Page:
Within a month, our show announced its closing and we lost our jobs. The bottom fell out of the theatre industry. But before closing down, Mark and I ran the marathon. On Saturday, October 14th, we arrived at the starting line at 6am. We dropped off our valuables at check-in and got our numbers. We had trained hard in the final weeks – running was the only time of day I felt useful. Still, I was worried that we weren’t ready. Maybe we wouldn’t be able to finish. Maybe there was just no point to anything anymore.

We lined up, the gun went off, and slowly we wound our way through the neighborhoods of Chicago. The morning was sunny, the temperature perfect. A few miles in, I found that for the first time in a month, I noticed the sunshine, and felt warm. Mark and I stopped at every water and food station to keep our energy up.

What struck me the most about that race was the generosity of the crowd lining the entire route. I hadn’t expected that. They had orange slices and popcorn, cowbells and signs to cheer us on. That crowd made me believe in the goodness of the world, in our ability to reaffirm life. 

17 miles in, my knees began to ache terribly. “Come on, Love. We can do this,” Mark said. With that vote of confidence, he gave me a Tylenol. My knee pain was gone in minutes since my blood had been pumping strong for over two hours. Mentally, I was still feeling rattled. And then Mark did something that will make me love him forever. Mark asked me, “How did you start running?”

No one had ever asked me that before. Truth was, I started running to run away from my life. My dad was sick for most of my childhood and during my teen years, the situation in my home grew dire. I suffered from insomnia, and found that long-distance running would tire me out enough to sleep peacefully for a few hours. When I was racing, I knew my family was proud of me. I also thought if I could get good enough, I might be able to go to college on a partial scholarship. There was no money in my family to send me to college.

In my junior year of high school, I sustained a terrible injury that knocked me out for the season. I was devastated. I felt broken. I had a hard time walking for a number of months and began to run on my injured foot too soon, re-injuring it. A few months later, my father passed away after a long illness. While there was more peace in the house after his passing, it was an uncomfortable silence. That spring, I ran to forget, to hide. I didn’t care if I won any event. I just wanted to exhaust myself.

After that injury, I had the goal of someday running a marathon to pay tribute to my family for having lived through a difficult time. So this was it. This marathon was for my family. And if I could make it 26.2 miles, I’d believe that finally my body and my spirit were no longer broken.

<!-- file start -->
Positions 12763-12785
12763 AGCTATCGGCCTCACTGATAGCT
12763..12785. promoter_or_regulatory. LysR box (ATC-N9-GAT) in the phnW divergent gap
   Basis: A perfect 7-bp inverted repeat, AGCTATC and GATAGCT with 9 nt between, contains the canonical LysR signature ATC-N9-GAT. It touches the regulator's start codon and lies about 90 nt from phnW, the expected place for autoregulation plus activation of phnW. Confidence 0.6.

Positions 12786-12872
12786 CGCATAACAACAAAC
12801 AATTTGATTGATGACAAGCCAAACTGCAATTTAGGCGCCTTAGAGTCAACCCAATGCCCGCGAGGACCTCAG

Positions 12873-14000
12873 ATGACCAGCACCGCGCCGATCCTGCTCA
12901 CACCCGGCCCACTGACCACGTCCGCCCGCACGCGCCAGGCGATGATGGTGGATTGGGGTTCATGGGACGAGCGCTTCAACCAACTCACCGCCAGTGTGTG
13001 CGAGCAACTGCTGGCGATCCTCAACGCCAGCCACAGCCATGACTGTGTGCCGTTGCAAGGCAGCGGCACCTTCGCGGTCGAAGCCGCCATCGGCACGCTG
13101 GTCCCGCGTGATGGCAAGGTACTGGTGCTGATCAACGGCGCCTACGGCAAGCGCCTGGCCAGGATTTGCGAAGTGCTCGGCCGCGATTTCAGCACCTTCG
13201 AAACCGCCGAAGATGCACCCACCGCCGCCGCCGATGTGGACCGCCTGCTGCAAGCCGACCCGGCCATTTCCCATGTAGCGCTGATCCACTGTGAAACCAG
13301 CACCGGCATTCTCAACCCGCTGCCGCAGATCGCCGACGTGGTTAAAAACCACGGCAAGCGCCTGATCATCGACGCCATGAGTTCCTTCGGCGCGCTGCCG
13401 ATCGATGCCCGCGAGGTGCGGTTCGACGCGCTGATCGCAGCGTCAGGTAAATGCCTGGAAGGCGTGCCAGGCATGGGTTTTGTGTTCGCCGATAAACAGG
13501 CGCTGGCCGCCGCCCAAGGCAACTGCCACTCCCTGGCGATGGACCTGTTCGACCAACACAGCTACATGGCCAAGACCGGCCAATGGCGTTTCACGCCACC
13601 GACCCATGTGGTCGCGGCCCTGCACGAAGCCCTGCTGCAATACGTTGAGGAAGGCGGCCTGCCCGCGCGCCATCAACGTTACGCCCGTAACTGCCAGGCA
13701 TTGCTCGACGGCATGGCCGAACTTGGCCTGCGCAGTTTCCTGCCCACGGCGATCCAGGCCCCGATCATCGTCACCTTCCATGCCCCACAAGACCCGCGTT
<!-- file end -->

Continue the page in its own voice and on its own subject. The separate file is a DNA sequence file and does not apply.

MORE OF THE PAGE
Mark was quiet the whole time. I thought he might be bored with my droning. Turns out he was just a very good listener. “I’m sure that today your dad’s proud of you,” Mark said. And I believed him.

At the 26-mile mark, the finish line was in sight. There were banners flying high, and masses of people cheering. I felt like I was flying. At that point, Mark and I had to split because they timed men and women separately. We’d reunite at the end of the race. I smiled so wide crossing that finish line that I thought my face might crack. I lost all sense of exhaustion and burden. Mark and I made it – 26.2 miles in less than four and a half hours, step by step, together.

That day, I learned more about the world than any other day before or since. I developed a special fondness for Chicago – I felt that the crowd who came out that day breathed new life into me at a time when I felt very hollow and alone. That crowd helped me to refocus on the generosity and commitment of people to a community. Despite a dark set of circumstances facing all of us, we could rediscover happiness and enlightenment and move forward. I learned that true friendship carries us in the most trying times. I’m forever indebted to Mark for his positive attitude and belief in me. Almost 10 years after my dad’s passing, I lived up to the promise to honor my family. I raced toward sunshine, and found it. And I have been alight ever since. “

The photo above can be found at: